I’m not going to lie, I’m saying I want to compete next year because I feel pressured to. I don’t have goals of becoming a Grand Prix rider, let alone the budget. I don’t know what I would do with ribbons if I actually won any. And, honestly, I don’t know how I’d take losing even if I’m expecting to. This feeling comes from years of being made to feel like there’s no point to me riding if I’m not competing. Of being told there’s no point in me taking lessons if I’m not going to show. But I’m done caring about what other people say.
Taking lessons and learning a discipline has many benefits for me personally, both mentally and physically. Mentally, it’s a break from worry about work, home life, and all the crazy things going on in the world. When I’m with my horse, it’s my job to take care of him, to stay balanced, to keep my heels down and my head up, my core engaged, and to breathe. There’s no time to think about anything else. Physically, I’m getting a great cardio workout plus I’m working my core and legs in different ways than just running and doing yoga. Even if I’m not competing, I’m actively making myself a healthier human being.
Learning a discipline also gives me new things to learn and practice. This keeps me, and my horse, physically and mentally engaged instead of just riding around the ring. Learning a discipline also helps me learn how to be more assertive with my horse, especially since my nationally-titled lease horse knows way more than I do and will be as lazy as possible if I let up even a little. Not only am I building up my assertiveness in the saddle, but this builds up my confidence, especially when I ride through a refusal, my horse tripping, spooking, or any number of issues that come up. This confidence and assertiveness follows me home, too. I’m not the quiet doormat anyone can take advantage of anymore just because I’m too afraid, or too nice, to say no.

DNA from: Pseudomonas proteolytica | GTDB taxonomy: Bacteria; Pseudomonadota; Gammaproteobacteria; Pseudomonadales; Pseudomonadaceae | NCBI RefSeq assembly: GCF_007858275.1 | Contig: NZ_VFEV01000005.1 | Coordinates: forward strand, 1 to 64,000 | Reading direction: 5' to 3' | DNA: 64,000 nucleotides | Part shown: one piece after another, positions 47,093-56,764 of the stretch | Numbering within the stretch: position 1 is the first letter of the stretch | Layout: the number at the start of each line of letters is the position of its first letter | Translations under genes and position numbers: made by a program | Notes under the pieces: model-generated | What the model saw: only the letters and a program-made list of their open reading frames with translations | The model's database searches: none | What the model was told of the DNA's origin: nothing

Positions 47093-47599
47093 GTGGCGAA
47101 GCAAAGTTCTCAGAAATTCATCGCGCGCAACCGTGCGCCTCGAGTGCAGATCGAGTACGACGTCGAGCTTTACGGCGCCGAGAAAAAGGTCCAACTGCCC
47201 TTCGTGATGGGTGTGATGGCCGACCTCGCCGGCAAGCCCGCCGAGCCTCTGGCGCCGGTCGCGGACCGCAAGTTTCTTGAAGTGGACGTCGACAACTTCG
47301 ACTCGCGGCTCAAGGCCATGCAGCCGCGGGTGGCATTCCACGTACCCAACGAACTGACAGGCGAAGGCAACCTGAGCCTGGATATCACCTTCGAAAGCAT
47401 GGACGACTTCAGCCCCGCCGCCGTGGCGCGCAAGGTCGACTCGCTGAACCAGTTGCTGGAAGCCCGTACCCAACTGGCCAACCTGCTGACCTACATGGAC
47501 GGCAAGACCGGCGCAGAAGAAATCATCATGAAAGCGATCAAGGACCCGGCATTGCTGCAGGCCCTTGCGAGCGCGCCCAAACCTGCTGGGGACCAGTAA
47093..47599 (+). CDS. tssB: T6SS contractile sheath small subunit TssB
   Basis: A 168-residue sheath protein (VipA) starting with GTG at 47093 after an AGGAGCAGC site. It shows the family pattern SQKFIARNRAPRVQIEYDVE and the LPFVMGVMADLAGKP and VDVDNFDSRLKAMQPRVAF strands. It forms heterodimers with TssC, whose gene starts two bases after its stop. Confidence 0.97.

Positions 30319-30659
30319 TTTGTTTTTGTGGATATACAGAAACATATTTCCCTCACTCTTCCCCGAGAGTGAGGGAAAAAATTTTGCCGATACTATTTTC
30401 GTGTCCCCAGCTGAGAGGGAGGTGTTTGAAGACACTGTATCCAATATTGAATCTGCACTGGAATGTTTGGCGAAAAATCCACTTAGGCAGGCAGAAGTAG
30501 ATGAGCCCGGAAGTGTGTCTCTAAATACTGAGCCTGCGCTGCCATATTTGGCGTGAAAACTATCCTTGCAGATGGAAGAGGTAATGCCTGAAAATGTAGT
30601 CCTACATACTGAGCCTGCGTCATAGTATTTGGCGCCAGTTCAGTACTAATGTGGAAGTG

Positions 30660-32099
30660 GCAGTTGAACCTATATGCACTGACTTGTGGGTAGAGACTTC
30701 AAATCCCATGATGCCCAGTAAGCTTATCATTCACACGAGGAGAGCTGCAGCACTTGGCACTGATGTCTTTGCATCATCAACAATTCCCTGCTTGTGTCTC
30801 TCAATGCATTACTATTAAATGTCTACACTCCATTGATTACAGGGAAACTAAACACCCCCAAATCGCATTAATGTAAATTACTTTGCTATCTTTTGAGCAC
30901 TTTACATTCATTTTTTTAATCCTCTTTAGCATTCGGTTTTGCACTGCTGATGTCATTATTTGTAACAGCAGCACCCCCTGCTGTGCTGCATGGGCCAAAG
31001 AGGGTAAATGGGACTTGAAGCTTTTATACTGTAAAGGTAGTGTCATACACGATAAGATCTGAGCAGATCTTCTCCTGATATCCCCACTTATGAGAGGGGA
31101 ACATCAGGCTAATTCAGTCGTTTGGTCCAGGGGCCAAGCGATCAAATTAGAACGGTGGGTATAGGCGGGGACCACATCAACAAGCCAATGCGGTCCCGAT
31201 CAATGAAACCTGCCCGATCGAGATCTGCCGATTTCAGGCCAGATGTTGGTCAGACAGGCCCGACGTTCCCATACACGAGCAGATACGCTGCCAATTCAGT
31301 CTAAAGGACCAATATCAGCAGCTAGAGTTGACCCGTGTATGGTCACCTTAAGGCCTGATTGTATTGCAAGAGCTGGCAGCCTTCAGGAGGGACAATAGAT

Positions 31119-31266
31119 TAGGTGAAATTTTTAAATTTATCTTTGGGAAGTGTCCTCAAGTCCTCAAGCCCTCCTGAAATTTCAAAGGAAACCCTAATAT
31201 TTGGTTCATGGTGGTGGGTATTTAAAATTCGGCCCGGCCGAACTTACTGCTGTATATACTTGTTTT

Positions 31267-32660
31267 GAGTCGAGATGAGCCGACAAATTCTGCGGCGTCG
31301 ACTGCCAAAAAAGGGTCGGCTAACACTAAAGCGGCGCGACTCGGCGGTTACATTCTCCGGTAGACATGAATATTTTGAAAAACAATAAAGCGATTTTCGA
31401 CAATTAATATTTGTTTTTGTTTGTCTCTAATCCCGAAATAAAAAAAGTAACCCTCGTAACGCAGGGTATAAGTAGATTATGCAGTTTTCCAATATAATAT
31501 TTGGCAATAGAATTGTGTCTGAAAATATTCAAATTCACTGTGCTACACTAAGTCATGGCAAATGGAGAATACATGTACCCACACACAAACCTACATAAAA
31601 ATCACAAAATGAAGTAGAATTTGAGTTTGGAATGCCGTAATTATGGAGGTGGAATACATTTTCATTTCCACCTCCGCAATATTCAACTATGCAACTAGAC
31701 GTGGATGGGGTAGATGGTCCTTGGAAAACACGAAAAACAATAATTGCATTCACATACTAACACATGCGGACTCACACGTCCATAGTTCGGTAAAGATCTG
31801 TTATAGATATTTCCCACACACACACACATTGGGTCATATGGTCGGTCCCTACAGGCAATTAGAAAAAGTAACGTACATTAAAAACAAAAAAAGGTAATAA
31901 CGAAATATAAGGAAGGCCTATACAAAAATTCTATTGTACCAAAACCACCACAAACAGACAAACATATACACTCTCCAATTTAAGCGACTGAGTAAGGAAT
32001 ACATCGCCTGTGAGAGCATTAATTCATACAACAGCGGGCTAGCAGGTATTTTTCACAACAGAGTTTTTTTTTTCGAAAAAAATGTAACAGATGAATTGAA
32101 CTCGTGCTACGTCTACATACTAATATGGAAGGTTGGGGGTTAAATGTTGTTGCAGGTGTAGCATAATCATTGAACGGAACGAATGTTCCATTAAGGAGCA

But what does all of this have to do with being a “real” rider?
By definition, a horseback rider is, “a person riding a horse.” That’s it. It has nothing to do with showing, what discipline you ride, how much you ride, or how long you’ve been riding. It doesn’t matter why you’re riding. If you’re paying for lessons, you’re worth your trainer’s time. If you’re paying board and taking care of your horse, you’re allowed to make time for yourself in the arena or on the trails. As Eleanor Roosevelt famously said, “No one can make you feel inferior without your consent.” So don’t feel like less of a rider just because you don’t want to enter a show ring.